As the world is aware, COVID-19 has changed everything, with public health issues and virus spread reduction now at the centre of all we do. Making quick public health decisions and getting information about these decisions out to the public is paramount when it comes to “flattening the curve” of infections during this pandemic. Additionally, all types of businesses have been significantly affected by spread control measures; they also need information for informed decision making. Because the virus is spread through close personal contact, location information for cases and outbreaks is very important. Read this blog post to find out more about why location data is so very important and how spatial data infrastructure (SDI) is an essential digital tool in our arsenal in the fight against COVID-19.
Things have certainly changed over the past month and almost everyone is impacted and engulfed in the COVID-19 global pandemic. The 2019 novel coronavirus has rapidly changed so many things that we once took for granted, from our children’s education to our grandparents’ wellbeing; from our location of work to our employment status. So much is changing so rapidly that it’s become difficult for decision makers on a personal level to decide where to buy groceries, and for decision makers at a national level to decide how to address the effects of outbreaks. Directors of health care facilities need to know where they can get personal protective equipment for their front-line staff. The one factor that all these decisions have in common is location: namely, that “everything is somewhere”.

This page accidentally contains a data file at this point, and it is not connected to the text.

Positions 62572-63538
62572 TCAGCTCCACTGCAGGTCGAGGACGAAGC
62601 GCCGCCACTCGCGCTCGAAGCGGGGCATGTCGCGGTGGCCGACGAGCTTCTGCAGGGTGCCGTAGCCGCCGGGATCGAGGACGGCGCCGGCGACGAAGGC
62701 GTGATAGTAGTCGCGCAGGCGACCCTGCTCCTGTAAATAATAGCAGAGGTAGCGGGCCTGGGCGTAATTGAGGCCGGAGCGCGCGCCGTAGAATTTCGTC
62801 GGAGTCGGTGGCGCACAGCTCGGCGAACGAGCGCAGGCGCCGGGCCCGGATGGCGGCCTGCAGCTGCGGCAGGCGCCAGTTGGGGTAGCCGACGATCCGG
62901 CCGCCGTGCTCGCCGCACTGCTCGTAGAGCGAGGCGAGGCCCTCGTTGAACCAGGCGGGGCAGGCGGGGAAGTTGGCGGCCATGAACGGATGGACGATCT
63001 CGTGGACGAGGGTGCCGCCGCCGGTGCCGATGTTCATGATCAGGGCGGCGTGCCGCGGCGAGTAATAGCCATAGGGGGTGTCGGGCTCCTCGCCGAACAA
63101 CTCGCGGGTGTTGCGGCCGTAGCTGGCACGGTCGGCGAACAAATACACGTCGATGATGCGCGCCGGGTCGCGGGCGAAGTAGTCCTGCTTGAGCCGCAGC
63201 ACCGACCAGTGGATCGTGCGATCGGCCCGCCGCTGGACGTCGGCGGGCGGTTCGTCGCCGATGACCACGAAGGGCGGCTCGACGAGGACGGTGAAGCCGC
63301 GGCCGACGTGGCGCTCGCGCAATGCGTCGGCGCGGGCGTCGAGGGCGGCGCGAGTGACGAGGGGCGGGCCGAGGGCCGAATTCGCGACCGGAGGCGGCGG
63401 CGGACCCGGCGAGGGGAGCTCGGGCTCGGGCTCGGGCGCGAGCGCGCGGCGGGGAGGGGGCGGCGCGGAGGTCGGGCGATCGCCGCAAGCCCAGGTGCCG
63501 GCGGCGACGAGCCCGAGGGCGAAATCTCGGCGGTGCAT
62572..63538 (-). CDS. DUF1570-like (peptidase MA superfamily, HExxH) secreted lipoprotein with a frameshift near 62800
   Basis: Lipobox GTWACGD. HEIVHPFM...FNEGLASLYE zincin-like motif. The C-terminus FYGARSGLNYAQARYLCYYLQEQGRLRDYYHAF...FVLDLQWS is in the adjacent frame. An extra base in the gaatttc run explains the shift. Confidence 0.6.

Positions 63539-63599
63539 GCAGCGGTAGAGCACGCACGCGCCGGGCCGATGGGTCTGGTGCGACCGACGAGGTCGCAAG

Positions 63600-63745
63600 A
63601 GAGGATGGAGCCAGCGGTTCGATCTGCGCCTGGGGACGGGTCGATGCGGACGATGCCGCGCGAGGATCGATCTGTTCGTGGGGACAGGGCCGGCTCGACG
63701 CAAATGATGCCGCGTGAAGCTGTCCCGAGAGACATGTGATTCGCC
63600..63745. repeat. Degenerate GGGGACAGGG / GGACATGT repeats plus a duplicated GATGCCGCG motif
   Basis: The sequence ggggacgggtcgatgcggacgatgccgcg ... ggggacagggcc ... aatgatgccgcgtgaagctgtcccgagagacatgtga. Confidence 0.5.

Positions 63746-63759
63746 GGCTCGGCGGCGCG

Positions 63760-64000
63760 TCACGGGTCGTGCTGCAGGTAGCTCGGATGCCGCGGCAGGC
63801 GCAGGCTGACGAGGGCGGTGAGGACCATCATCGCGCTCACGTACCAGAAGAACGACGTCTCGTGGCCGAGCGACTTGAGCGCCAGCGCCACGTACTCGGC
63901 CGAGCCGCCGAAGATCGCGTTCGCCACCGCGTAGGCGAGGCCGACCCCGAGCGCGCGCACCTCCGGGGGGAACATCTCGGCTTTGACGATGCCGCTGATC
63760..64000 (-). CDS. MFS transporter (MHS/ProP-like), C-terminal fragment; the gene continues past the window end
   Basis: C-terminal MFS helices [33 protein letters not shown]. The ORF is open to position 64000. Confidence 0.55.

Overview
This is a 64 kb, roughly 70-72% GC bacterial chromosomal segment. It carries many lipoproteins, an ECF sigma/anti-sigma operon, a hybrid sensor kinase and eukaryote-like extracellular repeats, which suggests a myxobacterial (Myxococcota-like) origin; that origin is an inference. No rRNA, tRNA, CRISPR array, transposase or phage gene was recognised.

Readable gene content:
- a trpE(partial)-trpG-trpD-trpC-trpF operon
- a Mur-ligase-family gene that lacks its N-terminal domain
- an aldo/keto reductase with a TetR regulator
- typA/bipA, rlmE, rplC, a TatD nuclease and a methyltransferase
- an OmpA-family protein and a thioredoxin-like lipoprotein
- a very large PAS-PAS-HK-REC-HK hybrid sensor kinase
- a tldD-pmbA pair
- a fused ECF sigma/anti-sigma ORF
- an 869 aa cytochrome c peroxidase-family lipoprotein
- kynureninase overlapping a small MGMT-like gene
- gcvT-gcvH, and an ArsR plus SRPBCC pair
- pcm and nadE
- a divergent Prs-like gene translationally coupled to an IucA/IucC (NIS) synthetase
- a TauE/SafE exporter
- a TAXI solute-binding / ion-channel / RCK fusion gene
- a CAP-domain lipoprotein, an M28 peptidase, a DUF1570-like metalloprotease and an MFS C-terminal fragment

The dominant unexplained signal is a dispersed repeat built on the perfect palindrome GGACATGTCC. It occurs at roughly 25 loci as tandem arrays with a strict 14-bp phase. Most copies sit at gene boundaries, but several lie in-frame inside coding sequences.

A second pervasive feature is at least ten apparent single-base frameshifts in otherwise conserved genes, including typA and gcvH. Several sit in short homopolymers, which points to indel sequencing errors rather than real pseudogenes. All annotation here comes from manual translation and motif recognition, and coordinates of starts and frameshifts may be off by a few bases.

Communications, data and computing technology can be brought to bear to assist decision makers in determining what to do. However, information gathering requires an investment of time and money and requires that the appropriate data be collected. So, make sure that location and date data is included in all pandemic data collection so that this data can be more easily used, shared and exploited. Most progressive organizations already have time and location information available in their databases, so the next step is getting this spatially enabled information from one system to another system or to many other systems. This is where SDI technology is needed.
Over the past decades, many organizations have been working on implementing an information infrastructure that uses the Internet to share spatial information according to common data interchange standards and protocols. In Canada, the Canadian Geospatial Data Infrastructure (CGDI) helps define the technologies, policies and arrangements that allow spatial data sharing. When emergencies like the current pandemic occur, spatial information is critical for providing timely information to citizens, businesses and government leaders because it can help mitigate complex, shifting threats and hazards. Using location intelligence and emergency management solutions, all users can develop a deeper understanding of risks, trends and insights to help make informed decisions.